Gerrymandering, How We (Finally) Got Here
I’m married to a lovely human who was raised and taught to believe that Republicans represented his economic, if not his human, interests. And I’m not gonna lie, it nearly broke us. He didn’t vote for he who must not be named, but he did vote for a unicorn in 2016. And we couldn’t engage around politics at all for months (which in practical terms meant we barely spoke) until it became clear to him that what was playing out on the National stage wasn’t just absurd but was truly and deeply dangerous.
In the intervening months, when he was trying to figure out what the hell had happened to the Republican order that he had relied on all of his adult life I kept offering the same refrain: “gerrymandering is what enshrines minority rule.” He would counter with things like “how about term limits?” Okay, maybe, but couldn’t we also draw fair maps? “Social Media?” Sure, but if the maps weren’t drawn to favor the ruling minority, social media wouldn’t have the same influence; it couldn’t convince people that down was up and up was down.
I offer no opinion on term limits, which are on nobody’s agenda, and smarter people than I will comment on social media. But this is the year that every state with more than one Congressional District redraws their maps based on the decennial Census. And the Census is likely flawed, intentionally, by having been interfered with by various minions of Individual 1, and by the pandemic, which was also . . . oh never mind.
A couple of maps to illustrate the issue
This is a visual of Florida CDs 4 and 5. CD 4, the district in which my friend Donna Deegan ran “like her hair was on fire” in 2020 covers all of the very red county of Nassau to the North of Jacksonville, and most of the very red county of St Johns to the South of Jacksonville. The City of Jacksonville is coterminous with Duval County. From the County in the center of the district, the map is drawn in such a way that District 5 carves out the “urban core” of Jacksonville, (and we all know what “urban” is code for, right?) and then shoots across the northern border of Florida a two-hour drive to Tallahassee. It is an absurdly shaped district. Not as bad as Jim Jordan’s in Ohio, but pretty bad.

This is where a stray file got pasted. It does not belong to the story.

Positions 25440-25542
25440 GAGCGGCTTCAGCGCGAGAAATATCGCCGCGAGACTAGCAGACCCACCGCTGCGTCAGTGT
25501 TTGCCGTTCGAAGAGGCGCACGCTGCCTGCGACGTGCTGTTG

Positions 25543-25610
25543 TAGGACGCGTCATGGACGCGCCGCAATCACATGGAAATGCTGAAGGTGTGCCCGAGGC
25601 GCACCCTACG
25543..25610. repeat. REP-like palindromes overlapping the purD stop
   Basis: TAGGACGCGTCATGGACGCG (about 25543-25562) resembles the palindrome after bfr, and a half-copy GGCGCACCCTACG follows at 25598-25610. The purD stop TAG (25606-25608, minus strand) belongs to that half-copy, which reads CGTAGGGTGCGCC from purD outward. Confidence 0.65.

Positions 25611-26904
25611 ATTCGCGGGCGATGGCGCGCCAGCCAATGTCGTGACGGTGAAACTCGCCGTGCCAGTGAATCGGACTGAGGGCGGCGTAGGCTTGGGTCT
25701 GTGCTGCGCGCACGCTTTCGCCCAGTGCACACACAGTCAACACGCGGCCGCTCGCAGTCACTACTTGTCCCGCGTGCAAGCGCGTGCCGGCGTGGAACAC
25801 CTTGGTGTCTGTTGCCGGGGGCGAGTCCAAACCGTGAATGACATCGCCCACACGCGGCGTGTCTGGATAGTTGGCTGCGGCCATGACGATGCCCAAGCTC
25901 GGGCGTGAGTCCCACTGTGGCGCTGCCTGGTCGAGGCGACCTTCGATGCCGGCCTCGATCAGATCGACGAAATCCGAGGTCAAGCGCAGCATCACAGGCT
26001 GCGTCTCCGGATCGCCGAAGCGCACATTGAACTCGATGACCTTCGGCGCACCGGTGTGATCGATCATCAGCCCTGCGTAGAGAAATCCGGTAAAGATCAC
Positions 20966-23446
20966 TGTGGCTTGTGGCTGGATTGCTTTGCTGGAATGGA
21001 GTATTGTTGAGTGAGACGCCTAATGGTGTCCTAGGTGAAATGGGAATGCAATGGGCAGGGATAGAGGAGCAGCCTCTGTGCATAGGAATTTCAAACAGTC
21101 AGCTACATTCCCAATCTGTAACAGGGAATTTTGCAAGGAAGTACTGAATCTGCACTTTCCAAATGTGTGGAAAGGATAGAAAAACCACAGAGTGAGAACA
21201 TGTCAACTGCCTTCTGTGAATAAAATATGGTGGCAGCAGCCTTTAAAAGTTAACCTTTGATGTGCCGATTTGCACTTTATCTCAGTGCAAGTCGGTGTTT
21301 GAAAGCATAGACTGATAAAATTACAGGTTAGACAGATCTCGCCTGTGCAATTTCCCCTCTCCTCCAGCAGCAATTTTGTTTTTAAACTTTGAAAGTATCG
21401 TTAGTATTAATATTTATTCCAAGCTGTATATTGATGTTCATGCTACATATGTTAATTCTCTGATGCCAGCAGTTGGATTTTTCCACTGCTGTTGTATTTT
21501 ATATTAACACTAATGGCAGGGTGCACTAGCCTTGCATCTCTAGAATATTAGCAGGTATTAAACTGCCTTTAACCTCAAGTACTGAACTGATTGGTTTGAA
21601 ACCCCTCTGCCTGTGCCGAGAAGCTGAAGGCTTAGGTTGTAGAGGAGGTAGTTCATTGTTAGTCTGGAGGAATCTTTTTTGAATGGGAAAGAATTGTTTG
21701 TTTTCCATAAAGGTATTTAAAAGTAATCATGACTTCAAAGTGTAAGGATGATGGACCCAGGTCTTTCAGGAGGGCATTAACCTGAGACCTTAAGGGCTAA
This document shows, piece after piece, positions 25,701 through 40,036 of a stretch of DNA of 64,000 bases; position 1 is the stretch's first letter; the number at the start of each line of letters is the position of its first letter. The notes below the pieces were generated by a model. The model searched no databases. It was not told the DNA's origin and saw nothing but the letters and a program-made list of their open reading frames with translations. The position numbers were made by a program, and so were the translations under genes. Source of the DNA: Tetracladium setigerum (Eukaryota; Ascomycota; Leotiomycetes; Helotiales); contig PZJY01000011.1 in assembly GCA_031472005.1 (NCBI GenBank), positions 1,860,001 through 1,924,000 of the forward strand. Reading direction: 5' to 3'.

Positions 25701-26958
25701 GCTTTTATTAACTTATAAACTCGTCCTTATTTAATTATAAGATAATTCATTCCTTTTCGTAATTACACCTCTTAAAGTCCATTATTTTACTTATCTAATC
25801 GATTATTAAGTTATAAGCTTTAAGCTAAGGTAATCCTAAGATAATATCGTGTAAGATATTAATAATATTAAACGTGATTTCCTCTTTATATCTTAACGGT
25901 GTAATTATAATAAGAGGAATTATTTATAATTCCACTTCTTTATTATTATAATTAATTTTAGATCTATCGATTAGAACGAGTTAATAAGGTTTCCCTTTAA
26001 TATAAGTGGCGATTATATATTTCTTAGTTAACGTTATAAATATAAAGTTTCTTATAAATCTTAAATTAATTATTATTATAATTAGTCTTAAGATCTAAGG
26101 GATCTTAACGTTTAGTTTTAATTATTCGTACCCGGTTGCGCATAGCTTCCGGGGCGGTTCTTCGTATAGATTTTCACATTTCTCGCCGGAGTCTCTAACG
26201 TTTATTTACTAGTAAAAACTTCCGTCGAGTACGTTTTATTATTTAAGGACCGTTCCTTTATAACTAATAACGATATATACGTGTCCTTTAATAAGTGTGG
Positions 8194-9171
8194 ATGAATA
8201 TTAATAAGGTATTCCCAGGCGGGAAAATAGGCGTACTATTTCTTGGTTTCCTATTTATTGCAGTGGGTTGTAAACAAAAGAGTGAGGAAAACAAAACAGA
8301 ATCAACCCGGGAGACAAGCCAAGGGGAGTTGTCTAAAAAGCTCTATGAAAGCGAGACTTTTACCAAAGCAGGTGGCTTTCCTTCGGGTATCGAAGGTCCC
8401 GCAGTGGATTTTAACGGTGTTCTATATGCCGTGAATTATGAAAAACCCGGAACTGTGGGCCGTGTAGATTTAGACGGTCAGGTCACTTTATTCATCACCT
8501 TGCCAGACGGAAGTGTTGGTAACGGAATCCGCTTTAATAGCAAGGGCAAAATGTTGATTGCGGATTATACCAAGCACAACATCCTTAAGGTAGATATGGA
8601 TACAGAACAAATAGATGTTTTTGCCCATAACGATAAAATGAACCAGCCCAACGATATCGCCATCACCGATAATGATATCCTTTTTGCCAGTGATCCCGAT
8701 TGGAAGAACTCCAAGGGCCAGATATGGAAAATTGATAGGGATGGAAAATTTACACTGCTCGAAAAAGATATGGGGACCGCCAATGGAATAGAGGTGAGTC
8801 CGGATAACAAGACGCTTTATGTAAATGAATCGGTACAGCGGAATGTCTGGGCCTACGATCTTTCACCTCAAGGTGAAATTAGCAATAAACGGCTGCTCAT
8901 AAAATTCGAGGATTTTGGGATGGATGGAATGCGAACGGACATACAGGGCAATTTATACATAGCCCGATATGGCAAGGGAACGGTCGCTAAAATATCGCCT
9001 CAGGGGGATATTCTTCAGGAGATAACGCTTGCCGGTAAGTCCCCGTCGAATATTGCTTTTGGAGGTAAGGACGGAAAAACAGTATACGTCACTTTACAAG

Then there’s this one, on the extreme right, which seems to carve out CD 18 as the lone Republican District among its neighbors for Brian Mast. CD 20 creeps into a lot of other Districts, but the only beneficiary is 18. If folks with more local knowledge would like to weigh in, we’d be happy to hear about it.
What is a State Legislature to Do?
- The Florida State Legislature, which went home last March and hid in their man-caves until November, then went back to Tallahassee and announced that the pandemic was “not their problem to solve”, is perfectly capable of punting on this. However, they are mandated to redraw the maps ahead of the 2022 election.
- They likely won’t get state data from the Census until at least October, which will give them an historically late start, but if they are interested in being proactive (all evidence to the contrary), they could start the process using other datasets, then verify and double-check their choices once they get final numbers from the Census.
- This is an approach that is being used by beltway think tanks, like the Institute for Women’s Policy Research, and has been suggested in numerous articles.
- The Constitution contains language about the Census but doesn’t mandate it as the sole source of re-districting data.
- It’s also possible to do this in other ways: non-partisan commissions, algorithms that spit out districts based on population, recognized neighborhoods, zip codes, county boundaries and other variables that are not “streets Republican legislators recognize as containing likely R voters.”
- They won’t do any of this, of course
- It’s just important to create a record that there are other ways of proceeding.
Here’s an indication that they’re not interested in fixing this problem:
This situation happens in every election cycle that ends in a ‘2. And apparently, in past ‘2 cycles, Florida candidates were allowed to gather petitions from any voter anywhere across the state, until the maps were settled—because who knew where the lines would be? After all, the district I live in, which starts in the Northeast corner of FL, once ran due South to the Florida Keys. But this year, the Florida Supervisor of Elections has published it’s booklet on collecting ballot petitions—see the first blog in this series about how screwed up that system is—and they are mandating that all of the required thousands of ballots are from “the district” one is running in, even though those district lines will not be known for months.